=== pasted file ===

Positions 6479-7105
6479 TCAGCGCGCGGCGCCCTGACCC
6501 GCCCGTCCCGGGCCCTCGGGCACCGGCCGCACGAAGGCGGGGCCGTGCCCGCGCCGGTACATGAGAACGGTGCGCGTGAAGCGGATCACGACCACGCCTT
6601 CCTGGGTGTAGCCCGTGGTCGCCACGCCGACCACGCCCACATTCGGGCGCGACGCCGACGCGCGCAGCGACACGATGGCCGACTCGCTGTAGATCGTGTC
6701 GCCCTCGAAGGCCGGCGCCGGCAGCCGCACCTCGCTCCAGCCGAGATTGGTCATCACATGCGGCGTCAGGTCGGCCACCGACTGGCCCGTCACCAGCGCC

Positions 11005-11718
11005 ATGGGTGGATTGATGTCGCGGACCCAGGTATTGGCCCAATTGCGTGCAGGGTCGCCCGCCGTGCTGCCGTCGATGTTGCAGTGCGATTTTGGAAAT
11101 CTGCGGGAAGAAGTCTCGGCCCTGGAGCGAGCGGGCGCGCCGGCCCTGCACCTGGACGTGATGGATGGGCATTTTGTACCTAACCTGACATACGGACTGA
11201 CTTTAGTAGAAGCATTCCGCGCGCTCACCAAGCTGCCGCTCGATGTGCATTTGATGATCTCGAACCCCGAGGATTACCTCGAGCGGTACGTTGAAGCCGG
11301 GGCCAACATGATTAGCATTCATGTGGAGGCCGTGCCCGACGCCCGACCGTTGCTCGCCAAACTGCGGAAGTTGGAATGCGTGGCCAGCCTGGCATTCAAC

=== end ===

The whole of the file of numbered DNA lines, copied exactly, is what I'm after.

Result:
Positions 6479-7105
6479 TCAGCGCGCGGCGCCCTGACCC
6501 GCCCGTCCCGGGCCCTCGGGCACCGGCCGCACGAAGGCGGGGCCGTGCCCGCGCCGGTACATGAGAACGGTGCGCGTGAAGCGGATCACGACCACGCCTT
6601 CCTGGGTGTAGCCCGTGGTCGCCACGCCGACCACGCCCACATTCGGGCGCGACGCCGACGCGCGCAGCGACACGATGGCCGACTCGCTGTAGATCGTGTC
6701 GCCCTCGAAGGCCGGCGCCGGCAGCCGCACCTCGCTCCAGCCGAGATTGGTCATCACATGCGGCGTCAGGTCGGCCACCGACTGGCCCGTCACCAGCGCC

Positions 11005-11718
11005 ATGGGTGGATTGATGTCGCGGACCCAGGTATTGGCCCAATTGCGTGCAGGGTCGCCCGCCGTGCTGCCGTCGATGTTGCAGTGCGATTTTGGAAAT
11101 CTGCGGGAAGAAGTCTCGGCCCTGGAGCGAGCGGGCGCGCCGGCCCTGCACCTGGACGTGATGGATGGGCATTTTGTACCTAACCTGACATACGGACTGA
11201 CTTTAGTAGAAGCATTCCGCGCGCTCACCAAGCTGCCGCTCGATGTGCATTTGATGATCTCGAACCCCGAGGATTACCTCGAGCGGTACGTTGAAGCCGG
11301 GGCCAACATGATTAGCATTCATGTGGAGGCCGTGCCCGACGCCCGACCGTTGCTCGCCAAACTGCGGAAGTTGGAATGCGTGGCCAGCCTGGCATTCAAC